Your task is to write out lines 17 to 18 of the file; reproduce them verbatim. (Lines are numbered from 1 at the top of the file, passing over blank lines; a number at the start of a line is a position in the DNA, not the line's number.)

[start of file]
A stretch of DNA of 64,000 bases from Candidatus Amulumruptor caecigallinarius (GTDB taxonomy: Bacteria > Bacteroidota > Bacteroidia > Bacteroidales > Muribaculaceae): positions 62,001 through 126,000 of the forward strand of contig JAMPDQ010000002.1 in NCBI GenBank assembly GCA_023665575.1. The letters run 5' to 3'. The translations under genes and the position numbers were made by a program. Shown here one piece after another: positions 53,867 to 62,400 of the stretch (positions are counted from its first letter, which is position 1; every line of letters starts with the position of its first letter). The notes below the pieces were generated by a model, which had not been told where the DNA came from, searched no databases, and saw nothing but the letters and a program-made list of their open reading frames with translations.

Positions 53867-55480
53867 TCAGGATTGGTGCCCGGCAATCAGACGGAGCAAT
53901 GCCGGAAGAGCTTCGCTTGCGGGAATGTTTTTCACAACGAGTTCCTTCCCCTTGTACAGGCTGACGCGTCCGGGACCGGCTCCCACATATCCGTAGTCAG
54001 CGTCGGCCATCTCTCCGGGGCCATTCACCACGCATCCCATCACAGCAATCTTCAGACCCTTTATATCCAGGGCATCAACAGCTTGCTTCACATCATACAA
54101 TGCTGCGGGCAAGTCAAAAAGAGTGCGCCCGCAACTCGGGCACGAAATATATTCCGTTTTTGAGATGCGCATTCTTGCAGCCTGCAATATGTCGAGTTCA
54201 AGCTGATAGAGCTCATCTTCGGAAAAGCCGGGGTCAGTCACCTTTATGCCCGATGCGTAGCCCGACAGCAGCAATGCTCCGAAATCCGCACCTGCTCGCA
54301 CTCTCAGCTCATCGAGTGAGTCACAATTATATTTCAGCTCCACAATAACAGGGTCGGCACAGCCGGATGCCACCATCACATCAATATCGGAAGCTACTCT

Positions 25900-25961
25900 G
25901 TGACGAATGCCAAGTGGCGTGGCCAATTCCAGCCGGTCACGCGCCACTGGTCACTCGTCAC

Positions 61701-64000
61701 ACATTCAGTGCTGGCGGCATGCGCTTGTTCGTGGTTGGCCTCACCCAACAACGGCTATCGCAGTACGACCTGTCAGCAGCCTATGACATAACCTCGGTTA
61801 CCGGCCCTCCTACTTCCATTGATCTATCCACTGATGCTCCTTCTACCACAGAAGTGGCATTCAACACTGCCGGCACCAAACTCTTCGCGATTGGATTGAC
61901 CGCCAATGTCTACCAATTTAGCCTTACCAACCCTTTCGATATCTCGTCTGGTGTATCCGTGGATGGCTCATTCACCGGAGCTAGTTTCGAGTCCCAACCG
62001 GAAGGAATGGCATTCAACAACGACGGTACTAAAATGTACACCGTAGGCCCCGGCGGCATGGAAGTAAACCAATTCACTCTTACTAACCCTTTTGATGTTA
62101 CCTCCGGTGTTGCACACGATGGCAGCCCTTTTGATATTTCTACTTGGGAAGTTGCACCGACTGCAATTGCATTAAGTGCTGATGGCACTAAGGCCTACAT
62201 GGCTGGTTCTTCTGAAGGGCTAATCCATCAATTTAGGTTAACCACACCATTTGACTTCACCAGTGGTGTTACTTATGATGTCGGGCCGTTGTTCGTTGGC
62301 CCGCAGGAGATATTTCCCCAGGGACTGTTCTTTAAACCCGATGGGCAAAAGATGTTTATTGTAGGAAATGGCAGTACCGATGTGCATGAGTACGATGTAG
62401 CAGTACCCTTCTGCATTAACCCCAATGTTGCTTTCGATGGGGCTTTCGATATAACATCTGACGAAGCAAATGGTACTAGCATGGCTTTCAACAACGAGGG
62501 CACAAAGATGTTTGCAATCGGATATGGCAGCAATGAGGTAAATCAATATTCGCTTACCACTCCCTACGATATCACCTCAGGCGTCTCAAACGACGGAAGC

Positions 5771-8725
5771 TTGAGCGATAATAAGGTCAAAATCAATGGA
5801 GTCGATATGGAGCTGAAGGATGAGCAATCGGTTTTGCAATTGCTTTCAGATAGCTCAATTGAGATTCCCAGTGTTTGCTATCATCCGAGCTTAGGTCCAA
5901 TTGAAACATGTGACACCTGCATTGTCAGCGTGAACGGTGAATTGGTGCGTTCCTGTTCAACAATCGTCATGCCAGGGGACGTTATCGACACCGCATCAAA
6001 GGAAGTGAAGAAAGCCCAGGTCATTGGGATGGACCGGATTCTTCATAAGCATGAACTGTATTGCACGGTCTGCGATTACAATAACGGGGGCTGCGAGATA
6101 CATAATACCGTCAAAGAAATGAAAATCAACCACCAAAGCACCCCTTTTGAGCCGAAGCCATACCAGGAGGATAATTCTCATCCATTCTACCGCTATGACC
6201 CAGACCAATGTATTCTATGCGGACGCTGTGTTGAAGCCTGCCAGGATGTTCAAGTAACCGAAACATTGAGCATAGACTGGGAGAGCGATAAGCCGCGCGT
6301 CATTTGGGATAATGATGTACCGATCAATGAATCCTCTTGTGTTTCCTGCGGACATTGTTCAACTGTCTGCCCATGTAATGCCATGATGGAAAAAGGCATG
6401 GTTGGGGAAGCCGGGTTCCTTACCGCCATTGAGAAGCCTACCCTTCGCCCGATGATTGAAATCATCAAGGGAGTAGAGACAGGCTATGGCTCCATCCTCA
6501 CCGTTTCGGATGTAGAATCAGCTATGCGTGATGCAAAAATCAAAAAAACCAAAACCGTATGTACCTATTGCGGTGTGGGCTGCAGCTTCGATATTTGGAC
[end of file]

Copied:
62101 CCTCCGGTGTTGCACACGATGGCAGCCCTTTTGATATTTCTACTTGGGAAGTTGCACCGACTGCAATTGCATTAAGTGCTGATGGCACTAAGGCCTACAT
62201 GGCTGGTTCTTCTGAAGGGCTAATCCATCAATTTAGGTTAACCACACCATTTGACTTCACCAGTGGTGTTACTTATGATGTCGGGCCGTTGTTCGTTGGC